Columbia International Affairs Online: Policy Briefs

CIAO DATE: 02/2009

U.S.-China Cooperation on Clean and Efficient Transportation

May 2008

Atlantic Council


Because of their significant contribution to global demand for improved living standards, meaningful actions by the United States and China on transportation and energy will be important in any effort to reduce global consumption of traditional energy sources. Together the United States and China consume 40% of the world's energy and are responsible for 50% of the world's greenhouse gas emissions. Given their economic size and impact on global markets, it is imperative that the U.S. and China join in a mutually beneficial process.

The United States has a massive, complex transportation system that is heavily dependent on road vehicles and to a lesser (but still substantial) extend on air, marine, rail, and pipeline transportation. The United States' most immediate and highest priority is on replacing a significant portion of conventional crude oil-based transportation fuels and improving vehicle efficiencies.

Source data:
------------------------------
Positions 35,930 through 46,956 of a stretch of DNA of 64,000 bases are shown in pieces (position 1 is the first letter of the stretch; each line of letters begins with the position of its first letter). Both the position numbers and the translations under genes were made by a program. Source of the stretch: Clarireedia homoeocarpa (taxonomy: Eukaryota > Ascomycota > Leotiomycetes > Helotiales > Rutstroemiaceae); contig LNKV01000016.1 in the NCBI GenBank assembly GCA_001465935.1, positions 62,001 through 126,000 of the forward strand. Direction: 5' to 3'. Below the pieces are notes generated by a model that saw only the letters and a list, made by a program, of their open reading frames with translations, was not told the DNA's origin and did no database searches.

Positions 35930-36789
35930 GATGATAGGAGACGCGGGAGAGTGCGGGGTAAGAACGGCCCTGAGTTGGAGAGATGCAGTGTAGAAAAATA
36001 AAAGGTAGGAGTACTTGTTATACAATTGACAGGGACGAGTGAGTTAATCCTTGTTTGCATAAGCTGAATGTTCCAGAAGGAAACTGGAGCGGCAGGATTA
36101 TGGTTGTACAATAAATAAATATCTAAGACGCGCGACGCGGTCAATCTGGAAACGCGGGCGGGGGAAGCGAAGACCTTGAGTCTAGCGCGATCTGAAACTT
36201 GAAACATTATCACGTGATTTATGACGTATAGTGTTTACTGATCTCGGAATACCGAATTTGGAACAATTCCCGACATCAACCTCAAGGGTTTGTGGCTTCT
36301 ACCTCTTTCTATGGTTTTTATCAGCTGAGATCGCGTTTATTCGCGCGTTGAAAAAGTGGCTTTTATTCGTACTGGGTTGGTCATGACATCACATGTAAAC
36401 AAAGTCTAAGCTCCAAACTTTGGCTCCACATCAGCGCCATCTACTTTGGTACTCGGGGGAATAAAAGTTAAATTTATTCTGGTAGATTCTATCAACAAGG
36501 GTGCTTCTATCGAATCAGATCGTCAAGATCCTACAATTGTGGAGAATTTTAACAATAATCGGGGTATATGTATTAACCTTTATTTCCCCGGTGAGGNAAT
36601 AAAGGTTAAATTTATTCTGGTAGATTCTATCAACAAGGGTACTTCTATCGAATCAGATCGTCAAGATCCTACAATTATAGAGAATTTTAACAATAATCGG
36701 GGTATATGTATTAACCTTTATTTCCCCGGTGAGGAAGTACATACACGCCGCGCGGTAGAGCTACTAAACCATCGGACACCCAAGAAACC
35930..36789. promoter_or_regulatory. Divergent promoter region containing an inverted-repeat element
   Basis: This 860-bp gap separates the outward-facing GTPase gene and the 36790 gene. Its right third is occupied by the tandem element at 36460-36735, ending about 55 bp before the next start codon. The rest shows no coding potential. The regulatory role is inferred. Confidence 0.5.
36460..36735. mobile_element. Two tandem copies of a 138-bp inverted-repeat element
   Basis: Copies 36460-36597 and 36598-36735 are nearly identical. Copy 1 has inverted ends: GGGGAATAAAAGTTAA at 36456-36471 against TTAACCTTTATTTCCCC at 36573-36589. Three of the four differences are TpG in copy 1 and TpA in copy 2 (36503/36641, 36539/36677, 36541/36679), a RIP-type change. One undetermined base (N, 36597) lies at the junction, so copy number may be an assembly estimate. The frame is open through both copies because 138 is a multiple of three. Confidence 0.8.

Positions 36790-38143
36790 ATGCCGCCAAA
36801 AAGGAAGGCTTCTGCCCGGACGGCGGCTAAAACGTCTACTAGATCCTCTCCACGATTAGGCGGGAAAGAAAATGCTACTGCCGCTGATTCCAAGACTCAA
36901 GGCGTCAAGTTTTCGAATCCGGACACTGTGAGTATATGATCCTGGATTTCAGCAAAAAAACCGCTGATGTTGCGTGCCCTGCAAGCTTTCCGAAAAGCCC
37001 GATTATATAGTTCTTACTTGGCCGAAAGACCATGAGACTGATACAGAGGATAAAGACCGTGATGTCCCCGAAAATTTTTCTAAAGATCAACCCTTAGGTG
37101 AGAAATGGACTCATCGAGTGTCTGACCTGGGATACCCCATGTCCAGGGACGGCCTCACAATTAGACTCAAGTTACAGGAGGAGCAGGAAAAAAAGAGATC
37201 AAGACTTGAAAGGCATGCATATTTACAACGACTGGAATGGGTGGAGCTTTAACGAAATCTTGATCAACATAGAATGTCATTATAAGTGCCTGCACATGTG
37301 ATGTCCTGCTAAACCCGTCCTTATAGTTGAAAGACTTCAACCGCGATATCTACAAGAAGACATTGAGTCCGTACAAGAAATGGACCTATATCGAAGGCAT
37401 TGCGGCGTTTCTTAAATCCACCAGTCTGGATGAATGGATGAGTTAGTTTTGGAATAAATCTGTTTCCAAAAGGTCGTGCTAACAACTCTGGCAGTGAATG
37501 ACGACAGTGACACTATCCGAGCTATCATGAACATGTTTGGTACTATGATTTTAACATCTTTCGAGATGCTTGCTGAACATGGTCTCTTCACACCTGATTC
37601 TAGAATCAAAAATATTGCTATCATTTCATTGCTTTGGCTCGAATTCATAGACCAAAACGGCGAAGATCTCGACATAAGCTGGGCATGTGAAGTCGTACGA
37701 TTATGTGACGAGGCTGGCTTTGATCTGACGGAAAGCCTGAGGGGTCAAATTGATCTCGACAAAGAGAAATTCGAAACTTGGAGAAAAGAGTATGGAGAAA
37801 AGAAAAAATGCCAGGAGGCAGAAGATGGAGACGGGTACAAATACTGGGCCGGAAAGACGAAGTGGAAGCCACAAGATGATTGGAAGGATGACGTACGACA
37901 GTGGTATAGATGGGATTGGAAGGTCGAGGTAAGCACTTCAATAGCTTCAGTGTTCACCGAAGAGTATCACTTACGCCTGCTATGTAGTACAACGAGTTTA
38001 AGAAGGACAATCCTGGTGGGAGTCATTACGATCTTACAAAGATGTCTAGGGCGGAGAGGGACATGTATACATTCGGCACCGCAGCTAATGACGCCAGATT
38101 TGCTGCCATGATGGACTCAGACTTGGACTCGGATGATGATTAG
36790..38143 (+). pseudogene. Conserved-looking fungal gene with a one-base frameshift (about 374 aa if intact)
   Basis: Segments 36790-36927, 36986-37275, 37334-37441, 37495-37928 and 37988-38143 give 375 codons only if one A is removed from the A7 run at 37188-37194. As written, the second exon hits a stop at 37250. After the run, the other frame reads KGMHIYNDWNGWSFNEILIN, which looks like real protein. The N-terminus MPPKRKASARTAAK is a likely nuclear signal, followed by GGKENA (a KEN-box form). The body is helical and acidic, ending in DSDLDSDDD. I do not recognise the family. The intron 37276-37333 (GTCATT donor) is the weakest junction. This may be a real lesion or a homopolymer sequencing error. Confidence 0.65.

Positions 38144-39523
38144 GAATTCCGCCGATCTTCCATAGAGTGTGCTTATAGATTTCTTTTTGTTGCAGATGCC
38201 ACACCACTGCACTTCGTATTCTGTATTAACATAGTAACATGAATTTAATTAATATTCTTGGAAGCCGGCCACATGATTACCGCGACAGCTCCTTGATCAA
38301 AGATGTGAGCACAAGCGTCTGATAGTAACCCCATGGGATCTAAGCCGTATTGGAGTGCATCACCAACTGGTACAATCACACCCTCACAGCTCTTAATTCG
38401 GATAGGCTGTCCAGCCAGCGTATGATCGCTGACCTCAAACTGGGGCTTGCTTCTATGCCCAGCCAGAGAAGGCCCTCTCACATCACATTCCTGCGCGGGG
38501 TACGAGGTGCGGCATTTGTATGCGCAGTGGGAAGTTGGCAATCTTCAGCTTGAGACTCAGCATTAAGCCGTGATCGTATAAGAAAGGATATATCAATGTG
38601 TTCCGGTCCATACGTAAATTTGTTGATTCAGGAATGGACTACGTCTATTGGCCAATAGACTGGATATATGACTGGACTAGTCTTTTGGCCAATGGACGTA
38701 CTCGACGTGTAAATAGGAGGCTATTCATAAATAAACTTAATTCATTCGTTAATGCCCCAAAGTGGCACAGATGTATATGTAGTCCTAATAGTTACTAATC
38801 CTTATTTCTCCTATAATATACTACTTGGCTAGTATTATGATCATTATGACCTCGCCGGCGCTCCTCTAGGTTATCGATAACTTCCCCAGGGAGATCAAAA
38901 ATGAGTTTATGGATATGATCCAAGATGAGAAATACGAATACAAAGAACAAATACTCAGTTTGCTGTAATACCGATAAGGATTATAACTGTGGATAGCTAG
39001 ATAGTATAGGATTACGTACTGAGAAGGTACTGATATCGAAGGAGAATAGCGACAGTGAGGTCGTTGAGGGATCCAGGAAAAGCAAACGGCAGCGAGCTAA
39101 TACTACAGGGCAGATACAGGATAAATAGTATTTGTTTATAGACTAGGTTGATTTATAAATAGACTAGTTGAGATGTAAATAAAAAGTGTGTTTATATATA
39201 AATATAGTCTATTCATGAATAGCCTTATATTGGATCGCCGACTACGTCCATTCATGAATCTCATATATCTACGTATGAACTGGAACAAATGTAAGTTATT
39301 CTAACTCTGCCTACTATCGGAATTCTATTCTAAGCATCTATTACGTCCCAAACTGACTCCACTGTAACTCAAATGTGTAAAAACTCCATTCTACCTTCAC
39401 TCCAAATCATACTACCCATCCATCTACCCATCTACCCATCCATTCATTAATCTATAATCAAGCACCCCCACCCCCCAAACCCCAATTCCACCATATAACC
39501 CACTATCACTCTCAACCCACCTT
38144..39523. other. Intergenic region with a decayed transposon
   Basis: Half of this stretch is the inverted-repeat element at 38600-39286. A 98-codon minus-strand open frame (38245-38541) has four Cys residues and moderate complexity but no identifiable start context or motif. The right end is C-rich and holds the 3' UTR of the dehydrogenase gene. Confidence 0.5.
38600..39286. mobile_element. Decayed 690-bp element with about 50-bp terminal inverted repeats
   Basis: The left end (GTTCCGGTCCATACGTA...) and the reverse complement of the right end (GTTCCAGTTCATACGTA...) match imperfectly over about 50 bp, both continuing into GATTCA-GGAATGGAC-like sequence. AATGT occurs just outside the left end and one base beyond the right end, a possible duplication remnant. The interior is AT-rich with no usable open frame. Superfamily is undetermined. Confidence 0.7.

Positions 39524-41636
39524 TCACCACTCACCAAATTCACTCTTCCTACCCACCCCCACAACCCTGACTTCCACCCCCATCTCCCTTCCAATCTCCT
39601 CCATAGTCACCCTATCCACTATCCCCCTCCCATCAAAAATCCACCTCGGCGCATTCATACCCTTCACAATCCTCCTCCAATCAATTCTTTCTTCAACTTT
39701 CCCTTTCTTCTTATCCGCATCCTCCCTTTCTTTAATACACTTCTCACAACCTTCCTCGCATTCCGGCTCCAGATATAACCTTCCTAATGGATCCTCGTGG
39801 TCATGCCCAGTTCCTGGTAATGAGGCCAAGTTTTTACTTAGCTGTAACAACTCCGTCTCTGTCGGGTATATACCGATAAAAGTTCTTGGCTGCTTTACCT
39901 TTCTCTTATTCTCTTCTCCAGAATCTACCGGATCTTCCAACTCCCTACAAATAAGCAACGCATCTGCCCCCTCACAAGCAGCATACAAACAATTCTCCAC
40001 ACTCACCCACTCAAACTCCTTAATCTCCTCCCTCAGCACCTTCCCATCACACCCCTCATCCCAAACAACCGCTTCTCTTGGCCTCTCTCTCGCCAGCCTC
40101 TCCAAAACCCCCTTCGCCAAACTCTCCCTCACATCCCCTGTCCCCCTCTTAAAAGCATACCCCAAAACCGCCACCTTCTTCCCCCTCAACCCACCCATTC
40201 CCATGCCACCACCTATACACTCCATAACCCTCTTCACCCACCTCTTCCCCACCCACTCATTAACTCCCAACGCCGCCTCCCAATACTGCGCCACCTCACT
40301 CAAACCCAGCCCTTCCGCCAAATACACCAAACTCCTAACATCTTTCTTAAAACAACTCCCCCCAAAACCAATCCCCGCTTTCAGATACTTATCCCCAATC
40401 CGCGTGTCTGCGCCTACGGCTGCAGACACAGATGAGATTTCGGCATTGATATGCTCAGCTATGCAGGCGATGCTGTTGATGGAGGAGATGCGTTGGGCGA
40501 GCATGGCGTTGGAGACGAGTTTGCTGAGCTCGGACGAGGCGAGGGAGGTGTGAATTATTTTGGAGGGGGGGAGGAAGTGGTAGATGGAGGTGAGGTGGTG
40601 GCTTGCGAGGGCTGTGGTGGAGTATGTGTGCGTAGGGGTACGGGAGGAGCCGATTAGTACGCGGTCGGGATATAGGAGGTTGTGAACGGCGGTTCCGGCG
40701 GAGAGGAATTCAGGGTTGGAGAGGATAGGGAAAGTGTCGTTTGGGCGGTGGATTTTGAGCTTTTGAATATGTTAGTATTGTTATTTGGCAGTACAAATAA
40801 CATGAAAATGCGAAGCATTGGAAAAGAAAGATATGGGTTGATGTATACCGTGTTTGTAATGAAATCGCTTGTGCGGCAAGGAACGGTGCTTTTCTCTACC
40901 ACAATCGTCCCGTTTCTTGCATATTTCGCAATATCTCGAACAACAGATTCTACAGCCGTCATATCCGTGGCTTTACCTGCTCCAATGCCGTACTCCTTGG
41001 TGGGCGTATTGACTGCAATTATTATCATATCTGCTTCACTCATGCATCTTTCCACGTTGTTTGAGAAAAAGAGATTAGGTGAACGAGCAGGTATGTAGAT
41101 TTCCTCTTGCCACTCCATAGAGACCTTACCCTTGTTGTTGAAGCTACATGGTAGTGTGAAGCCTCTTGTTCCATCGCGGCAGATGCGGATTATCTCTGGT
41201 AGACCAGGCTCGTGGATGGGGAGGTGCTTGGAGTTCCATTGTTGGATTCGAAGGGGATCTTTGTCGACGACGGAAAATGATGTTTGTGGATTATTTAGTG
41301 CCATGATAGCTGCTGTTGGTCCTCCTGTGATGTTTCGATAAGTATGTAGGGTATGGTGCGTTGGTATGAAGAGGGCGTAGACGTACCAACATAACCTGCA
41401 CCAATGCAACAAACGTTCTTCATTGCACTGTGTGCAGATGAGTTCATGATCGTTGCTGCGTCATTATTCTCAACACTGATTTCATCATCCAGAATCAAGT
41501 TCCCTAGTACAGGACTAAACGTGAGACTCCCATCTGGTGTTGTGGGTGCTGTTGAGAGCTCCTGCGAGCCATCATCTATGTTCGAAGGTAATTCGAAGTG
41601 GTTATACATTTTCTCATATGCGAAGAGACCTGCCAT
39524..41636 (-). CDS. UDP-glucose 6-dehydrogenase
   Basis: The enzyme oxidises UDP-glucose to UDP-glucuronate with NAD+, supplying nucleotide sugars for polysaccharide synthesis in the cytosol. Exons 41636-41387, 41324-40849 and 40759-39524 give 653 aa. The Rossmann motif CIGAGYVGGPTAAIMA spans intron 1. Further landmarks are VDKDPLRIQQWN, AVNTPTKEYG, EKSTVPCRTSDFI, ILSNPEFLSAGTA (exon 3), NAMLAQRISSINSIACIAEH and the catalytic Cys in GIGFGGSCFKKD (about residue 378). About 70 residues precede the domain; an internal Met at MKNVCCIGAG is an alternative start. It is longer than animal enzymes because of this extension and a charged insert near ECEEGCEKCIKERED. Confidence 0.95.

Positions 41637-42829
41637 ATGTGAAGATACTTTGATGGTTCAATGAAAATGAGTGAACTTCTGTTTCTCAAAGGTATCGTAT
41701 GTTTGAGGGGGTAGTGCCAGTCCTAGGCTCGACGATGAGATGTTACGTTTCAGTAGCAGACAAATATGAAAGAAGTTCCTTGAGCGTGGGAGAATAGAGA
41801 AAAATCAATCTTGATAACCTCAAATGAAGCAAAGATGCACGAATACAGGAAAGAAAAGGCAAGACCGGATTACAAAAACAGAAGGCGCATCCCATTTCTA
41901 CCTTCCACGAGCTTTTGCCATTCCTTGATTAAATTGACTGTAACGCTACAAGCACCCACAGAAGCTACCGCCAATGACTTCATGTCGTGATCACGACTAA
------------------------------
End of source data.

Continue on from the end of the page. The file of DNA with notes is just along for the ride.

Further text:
In contrast, China is still in the relatively early stages of developing its transportation infrastructure and systems. They are still in a position to choose between transportation modes and the lifestyle implications of different transportation systems and urban designs. Hence, China places its highest priority on creating a sustainable transportation system that will balance the need for transportation services with better urban designs that will lead to an improved quality of life for its citizens, through rational configuration of regional economic development and sustainable urban mobility.